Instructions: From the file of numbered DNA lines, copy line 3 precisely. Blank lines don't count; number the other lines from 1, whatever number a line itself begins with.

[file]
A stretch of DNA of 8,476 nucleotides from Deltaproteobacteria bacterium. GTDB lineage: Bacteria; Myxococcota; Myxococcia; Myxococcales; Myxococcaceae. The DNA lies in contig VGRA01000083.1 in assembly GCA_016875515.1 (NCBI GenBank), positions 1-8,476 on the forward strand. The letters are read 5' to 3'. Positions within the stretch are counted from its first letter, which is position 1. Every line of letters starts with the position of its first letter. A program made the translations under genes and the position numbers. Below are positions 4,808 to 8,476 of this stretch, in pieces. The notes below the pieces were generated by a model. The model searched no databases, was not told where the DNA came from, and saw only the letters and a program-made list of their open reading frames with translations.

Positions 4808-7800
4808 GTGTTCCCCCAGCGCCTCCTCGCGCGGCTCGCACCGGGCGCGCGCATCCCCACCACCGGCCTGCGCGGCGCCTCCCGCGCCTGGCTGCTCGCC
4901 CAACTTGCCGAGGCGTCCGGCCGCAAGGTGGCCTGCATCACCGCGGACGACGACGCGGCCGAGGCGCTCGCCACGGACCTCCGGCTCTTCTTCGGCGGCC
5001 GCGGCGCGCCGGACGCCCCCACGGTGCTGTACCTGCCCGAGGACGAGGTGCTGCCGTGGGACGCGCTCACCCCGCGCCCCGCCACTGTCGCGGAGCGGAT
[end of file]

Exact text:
4808 GTGTTCCCCCAGCGCCTCCTCGCGCGGCTCGCACCGGGCGCGCGCATCCCCACCACCGGCCTGCGCGGCGCCTCCCGCGCCTGGCTGCTCGCC